Mr. Weekes

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Mr. Weekes

Mr. Weekes is hard at it lifting potatoes. I feign a cough. He looks up, sees it’s me, dives back into his work.

“Just the stragglers now,” he says, careful as he sieves soil with his pitchfork. The tweed jacket he’s wearing looks older than I am, a bit tight on him now, elbows threadbare and unpatched.

He doesn’t bother asking me about school anymore.

“There’s coffee in the shed,” he says, “I’m just about done.” He leans his pitchfork against a post, takes a bag from his trouser pocket and stoops down to gather the crop, tossing away the bad. He pops on the cloth cap the post was wearing and trudges his way over. He sets the bag down and without flinching plunges his hands deep into the big refuse bin brimming rainwater.

Among the flowerpots and tools in the shed, there’s enough space for two rickety chairs and a once-white picnic table. Mr. Weekes tells me to sit, wipes his hands on a tea towel, half-fills two cups from his thermos.

“I ever tell you about the time I jammed with Bob Marley?” He asks, smiling.

“Don’t think so,” I answer, although he has, many times over, but I like that each telling comes out different, like every good story should.

“Well,” he laughs, “that was a trip. Trenchtown, Kingston, soon after independence, or maybe before, can’t quite remember.” He frowns, shuffles his cap. “Anyways, hungry kids always hung around the studio door. Bob were ready, even as a youth, Ready like Freddy.” He laughs. I laugh too, but mine isn’t as natural.

I take a sip from my cup. It’s lukewarm and bitter, unlike any coffee I’ve tried before.

Mr. Weekes chuckles, “You don’t like it?” he says, “well, it takes getting used to. I think it made of chicory. Mrs. Weekes tell me I have to look after me heart now, and she know’s best.” He winks at me as though she’s listening in. I put the cup down, nudge it to the centre of the table.

“So Bob sing like an angel over a couple of tracks. He had fire in him belly… I knew he’d hit one day.” He takes a sip, “and yours truly might have been in his band, if Her Majesty didn’t invite me here to work on the trains.” He frees another infectious chuckle.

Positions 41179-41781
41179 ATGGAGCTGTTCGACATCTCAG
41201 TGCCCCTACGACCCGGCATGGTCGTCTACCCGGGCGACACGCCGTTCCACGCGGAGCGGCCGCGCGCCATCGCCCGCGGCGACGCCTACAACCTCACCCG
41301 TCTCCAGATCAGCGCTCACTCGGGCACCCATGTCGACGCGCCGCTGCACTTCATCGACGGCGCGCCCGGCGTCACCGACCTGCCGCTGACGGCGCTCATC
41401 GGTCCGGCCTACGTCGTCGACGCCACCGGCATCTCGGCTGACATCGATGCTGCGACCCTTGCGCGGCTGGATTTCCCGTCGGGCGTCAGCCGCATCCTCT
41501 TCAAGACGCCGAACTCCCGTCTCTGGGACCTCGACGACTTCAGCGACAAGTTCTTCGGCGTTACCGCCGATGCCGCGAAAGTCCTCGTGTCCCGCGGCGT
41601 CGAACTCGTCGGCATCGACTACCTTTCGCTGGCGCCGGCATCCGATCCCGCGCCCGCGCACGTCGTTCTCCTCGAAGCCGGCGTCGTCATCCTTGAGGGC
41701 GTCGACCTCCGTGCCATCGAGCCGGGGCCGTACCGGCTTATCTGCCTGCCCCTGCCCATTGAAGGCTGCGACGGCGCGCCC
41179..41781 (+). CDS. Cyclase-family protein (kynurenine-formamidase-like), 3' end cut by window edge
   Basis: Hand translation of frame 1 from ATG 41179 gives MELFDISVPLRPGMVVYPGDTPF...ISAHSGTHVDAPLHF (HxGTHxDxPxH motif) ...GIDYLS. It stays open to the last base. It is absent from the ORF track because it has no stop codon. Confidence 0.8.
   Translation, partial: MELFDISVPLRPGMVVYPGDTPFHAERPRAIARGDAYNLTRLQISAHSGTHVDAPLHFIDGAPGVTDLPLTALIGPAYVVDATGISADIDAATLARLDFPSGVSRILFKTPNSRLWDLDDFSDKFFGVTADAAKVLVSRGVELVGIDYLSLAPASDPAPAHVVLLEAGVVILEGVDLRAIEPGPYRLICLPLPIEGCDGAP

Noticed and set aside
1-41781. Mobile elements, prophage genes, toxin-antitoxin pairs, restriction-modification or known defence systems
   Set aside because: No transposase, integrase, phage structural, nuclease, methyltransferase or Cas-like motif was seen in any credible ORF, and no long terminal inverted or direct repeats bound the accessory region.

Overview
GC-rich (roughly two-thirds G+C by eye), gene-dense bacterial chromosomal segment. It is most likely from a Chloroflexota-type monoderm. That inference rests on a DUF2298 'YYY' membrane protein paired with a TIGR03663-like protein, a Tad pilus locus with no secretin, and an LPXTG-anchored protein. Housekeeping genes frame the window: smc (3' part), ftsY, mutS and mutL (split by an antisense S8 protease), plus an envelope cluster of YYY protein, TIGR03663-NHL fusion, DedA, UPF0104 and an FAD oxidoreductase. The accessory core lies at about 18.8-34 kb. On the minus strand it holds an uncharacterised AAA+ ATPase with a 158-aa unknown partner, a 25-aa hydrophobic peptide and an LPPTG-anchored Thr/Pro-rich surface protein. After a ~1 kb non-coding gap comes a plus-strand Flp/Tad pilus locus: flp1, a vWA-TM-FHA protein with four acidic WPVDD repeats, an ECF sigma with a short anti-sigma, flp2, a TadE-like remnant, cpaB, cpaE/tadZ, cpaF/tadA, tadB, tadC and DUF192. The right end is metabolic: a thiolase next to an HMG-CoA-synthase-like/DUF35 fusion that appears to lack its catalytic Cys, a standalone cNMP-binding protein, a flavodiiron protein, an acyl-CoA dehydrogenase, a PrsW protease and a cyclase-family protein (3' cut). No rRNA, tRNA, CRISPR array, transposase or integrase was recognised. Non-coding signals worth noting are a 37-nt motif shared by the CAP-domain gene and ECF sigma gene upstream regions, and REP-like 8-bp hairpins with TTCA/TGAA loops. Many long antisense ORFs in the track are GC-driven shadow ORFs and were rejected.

The thing about Mr Weekes is that there’s no sign of regret lurking in his eyes, and I wonder if there ever was, or if it just fades away over time.

He rolls his tongue over his teeth, smiles at me, claps his hands.

“Now then young man, show me what you have today,” he says.

I take a notebook from my schoolbag. The front pages are scarred sheets deep, where I’ve attacked them with my pen, ashamed and angry what’s written there.

I flick through pages crammed with doodles of matchstick men, cuboid shapes, words. I find what I’m looking for.

Mr. Weekes shuts his eyes, and I read out the few lines I have. Hyperspace, it’s about the button you get on the Asteroids game they have at the café, pressing it is a huge risk, because there’s a chance you escape, but you might land in deeper trouble and get blown to smithereens.

I finish reading, look up. Mr. Weekes’ eyes are still closed. He’s nodding a rhythm to silence. I think it best not to disturb him. Then suddenly he springs up like a man thirty years his junior and parts a wave through the boxes piled up in the shed. He pulls out this huge double bass, like they have in orchestras. He sets it straight, wipes it down with the tea towel.

“This here is Betty,” he says, stroking the chestnut veneer, “me first love,” he whispers, “but don’t tell Mrs. Weekes.” And there’s that laugh again.

He plucks each string in turn, winding a screw at the top until each sounds sweeter. He starts to play. The fingers of his left hand glide up and down, while his right hand plucks the strings. They seem to be going exactly where he wants them to go, like magic, and the result is a hypnotic, trance-like pattern. He looks at me.

“Now, what about that other one,” he says, still playing.

I know the one he means.

I find the pages and start mouthing the words, whispering them, but Mr.Weekes is drowning me out. So I try a little louder. A voice starts singing. My words. Getting stronger. My voice. I look up, and Mr. Weekes is smiling that big old smile once again.

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